Like others have already mentioned, I don’t believe the speed at which characters of code can be produced is a significant bottleneck in actually producing code. Even if we disregard that, in my experience, knowing a sufficient amount of the shortcuts of your IDE (or tool of your choice) has a far greater impact on the speed at which characters of code are produced. (I’d argue that IDE shortcuts have added, and greater, value because they avoid lots of potential typos, but that’s a different discussion)
What may be significantly impacted by slow typing, is that your pair programming buddy gets frustrated because things are going much slower than they’d like. Barring rare exceptions of truly slow typing, that’s however more of a problem of the frustratee than the trustrator.
Now to actually address the core observation of the post: I can type more than fast enough, as can most of my colleagues, but when somebody is looking over your shoulder (like in pair programming, but more so in interviews), that typing speed and proficiency tend to go waaaay down (at least for a while). So you’re not actually measuring their skills in general, but only within a very specific situation and with a very specific focus (which is a general and considerable weakness of interviews).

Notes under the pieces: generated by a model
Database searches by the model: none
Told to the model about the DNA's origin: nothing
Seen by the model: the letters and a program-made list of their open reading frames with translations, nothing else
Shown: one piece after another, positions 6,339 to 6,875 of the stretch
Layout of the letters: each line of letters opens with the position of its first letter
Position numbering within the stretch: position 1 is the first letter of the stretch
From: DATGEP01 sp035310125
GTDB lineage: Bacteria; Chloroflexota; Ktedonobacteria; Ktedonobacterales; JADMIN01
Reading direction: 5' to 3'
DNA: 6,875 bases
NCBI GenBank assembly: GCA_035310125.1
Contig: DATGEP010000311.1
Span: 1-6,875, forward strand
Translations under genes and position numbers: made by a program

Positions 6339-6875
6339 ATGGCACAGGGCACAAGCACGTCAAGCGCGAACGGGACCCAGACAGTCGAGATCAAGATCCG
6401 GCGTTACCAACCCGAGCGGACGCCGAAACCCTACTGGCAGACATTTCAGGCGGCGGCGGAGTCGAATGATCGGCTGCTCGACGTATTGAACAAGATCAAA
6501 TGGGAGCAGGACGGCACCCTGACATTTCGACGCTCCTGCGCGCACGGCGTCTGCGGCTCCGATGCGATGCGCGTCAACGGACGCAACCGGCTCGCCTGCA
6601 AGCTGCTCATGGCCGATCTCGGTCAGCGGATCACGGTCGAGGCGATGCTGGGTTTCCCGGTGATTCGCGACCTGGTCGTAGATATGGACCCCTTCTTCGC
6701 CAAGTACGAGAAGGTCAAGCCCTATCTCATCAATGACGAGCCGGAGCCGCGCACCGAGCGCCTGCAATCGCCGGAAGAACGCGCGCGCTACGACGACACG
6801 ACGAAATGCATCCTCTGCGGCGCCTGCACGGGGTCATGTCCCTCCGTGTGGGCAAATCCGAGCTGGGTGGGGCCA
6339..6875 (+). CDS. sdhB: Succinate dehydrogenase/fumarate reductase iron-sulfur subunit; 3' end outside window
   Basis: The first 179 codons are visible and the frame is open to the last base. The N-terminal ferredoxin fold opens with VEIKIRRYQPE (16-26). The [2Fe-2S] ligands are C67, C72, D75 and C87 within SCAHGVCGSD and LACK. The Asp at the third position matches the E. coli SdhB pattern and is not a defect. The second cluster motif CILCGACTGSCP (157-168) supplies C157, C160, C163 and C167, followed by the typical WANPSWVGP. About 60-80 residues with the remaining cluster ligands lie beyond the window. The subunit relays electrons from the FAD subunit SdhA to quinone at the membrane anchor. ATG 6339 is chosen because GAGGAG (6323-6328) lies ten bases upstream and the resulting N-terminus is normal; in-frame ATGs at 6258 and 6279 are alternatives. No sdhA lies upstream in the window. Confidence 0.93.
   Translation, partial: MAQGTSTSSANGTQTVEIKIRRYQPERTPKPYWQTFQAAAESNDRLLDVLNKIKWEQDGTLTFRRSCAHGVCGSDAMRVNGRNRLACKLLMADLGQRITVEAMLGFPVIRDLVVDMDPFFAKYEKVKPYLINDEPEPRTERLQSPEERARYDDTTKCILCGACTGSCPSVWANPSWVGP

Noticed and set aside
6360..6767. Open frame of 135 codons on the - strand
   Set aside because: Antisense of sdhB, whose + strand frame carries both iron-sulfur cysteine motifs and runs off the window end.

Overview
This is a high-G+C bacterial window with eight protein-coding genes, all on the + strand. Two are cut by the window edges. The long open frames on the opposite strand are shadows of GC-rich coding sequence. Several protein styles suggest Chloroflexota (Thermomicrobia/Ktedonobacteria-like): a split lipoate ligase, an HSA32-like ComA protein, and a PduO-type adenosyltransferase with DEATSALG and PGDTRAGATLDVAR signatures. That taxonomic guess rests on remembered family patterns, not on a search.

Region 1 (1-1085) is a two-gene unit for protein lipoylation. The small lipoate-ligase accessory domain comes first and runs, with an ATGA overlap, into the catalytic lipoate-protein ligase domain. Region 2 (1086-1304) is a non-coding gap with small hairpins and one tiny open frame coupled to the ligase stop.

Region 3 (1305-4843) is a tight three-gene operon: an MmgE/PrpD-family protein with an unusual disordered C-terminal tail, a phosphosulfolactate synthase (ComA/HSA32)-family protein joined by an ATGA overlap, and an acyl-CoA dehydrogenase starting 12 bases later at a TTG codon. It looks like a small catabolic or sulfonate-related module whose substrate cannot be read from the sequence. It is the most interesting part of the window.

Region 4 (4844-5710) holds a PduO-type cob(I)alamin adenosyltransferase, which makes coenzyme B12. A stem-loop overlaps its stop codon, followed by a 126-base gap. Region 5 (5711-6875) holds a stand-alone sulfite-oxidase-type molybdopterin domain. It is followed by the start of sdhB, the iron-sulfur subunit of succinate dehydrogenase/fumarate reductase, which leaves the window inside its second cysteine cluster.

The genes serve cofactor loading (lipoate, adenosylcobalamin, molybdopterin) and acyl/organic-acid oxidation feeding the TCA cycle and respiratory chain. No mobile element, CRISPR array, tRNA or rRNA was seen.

What prompted me to write this comic was a few instances of truly slow typing. It was my frustration in an interview that the person just wouldn't finish any significant part of the code due to this problem.
The pressure of having somebody look over your shoulder is significant, and you are right to consider this when in such a situation. The frustration somebody feels when watching somebody peck away at the keys is also significant. Both sides must be considered. I'd say it's much easier to improve your typing skills than change the patience of the people watching you -- regardless of how fair this seems.
If you have an IDE that serves your needs, then great, use it. If you need to refactor some code, and you have some IDE wizardry that does it quickly, then by all means, take that approach. I'd suspect that good keyboard skills aid a lot here as well -- shortcuts are not any faster if you spend your time hunting for the shortcut key.
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